iPhone overheated? Here’s how to keep your device cool.

Letting your smartphone, tablet, laptop, and other go-to gadgets get too hot can shorten battery life, damage parts, and make your device run sloth-like slow. In extreme cases, heat buildup can even cause a smartphone battery to spark a fire.  

They don’t make sunscreen for smartphones, but if they did, now would be the time to use it.  

Summer arrived in the United States with a record-breaking blast of heat and humidity. As humans, it’s uncomfortable — and, at times, downright dangerous — to be exposed to such extreme conditions. Unfortunately, the same is true for your high-tech devices.  

Here’s everything you need to know to keep your pricey smartphone and other gadgets safe from the sweltering heat.  

How hot is too hot for your smartphone? 

Most modern smartphones have temperature safety features that put them in standby mode or automatically shut them off when temperatures get too high. However, that’s no guarantee that the heat won’t cause lasting damage if temperatures creep higher.  

Apple, Samsung, Google, and other manufacturers agree that you shouldn’t use smartphones in extremely high temperatures. Most say that 95°F (35°C) is the upper limit for what your handheld can handle. If you’re storing your phone (and turning it off), the limits are slightly higher, at around 113° F (45° C), but that’s pushing it.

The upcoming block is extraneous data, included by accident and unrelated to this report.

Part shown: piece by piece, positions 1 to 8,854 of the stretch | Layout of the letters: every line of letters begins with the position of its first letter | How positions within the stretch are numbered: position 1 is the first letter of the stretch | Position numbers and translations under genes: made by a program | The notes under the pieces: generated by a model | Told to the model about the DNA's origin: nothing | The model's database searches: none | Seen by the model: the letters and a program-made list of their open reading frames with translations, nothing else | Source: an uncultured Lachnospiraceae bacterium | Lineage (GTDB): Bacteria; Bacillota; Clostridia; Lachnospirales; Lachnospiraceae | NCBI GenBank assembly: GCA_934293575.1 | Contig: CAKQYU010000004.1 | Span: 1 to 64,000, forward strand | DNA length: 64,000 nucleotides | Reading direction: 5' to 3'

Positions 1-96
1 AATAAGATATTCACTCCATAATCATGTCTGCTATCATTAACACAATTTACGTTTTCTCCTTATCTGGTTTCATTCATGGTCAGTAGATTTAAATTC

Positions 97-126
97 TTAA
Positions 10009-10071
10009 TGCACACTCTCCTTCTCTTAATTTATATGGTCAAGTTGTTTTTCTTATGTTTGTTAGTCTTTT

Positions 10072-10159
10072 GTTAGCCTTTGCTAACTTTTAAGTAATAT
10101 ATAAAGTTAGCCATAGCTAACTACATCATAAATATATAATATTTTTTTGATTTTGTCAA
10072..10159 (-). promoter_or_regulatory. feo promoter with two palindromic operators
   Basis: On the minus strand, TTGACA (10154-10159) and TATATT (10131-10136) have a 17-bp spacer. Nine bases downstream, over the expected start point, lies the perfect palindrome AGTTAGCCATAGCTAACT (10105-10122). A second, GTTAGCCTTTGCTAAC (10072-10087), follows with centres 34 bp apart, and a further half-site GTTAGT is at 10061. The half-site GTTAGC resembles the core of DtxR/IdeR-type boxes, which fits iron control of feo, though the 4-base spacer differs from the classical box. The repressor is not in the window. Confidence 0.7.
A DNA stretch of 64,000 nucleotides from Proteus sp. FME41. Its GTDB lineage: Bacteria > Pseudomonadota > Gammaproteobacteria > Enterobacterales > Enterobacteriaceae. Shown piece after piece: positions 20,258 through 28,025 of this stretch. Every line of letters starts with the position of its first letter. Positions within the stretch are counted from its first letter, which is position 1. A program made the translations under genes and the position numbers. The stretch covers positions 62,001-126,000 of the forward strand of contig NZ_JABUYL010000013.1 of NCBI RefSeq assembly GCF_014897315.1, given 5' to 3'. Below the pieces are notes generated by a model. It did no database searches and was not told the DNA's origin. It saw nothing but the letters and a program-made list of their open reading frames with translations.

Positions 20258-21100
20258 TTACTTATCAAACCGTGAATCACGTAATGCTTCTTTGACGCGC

Anything over those recommended limits puts the electronics — and potentially even you — at risk. 

Keep in mind that even if your weather app says it’s 95°F, that’s just the ambient temperature and localized temps can be much, much higher. For example, if you leave your phone on the dashboard of your car on a hot, sunny day, the temperatures inside the vehicle can quickly skyrocket.  

In one study, researchers tested the interior temperature of a car parked in the sun on a 95°F day. Within just one hour, the temperature inside the vehicle averaged 116° degrees. Even worse, the temperature of the dashboard topped 157° F. On the same day, a test vehicle parked in the shade passed 100°F inside. That’s just plain too hot and could cause permanent damage to your device. 

When do smartphones start to overheat?